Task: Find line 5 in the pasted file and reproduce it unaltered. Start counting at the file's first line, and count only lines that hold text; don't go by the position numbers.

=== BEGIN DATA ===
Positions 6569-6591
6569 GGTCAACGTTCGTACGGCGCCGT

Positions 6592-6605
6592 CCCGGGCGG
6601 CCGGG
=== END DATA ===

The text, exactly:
6601 CCGGG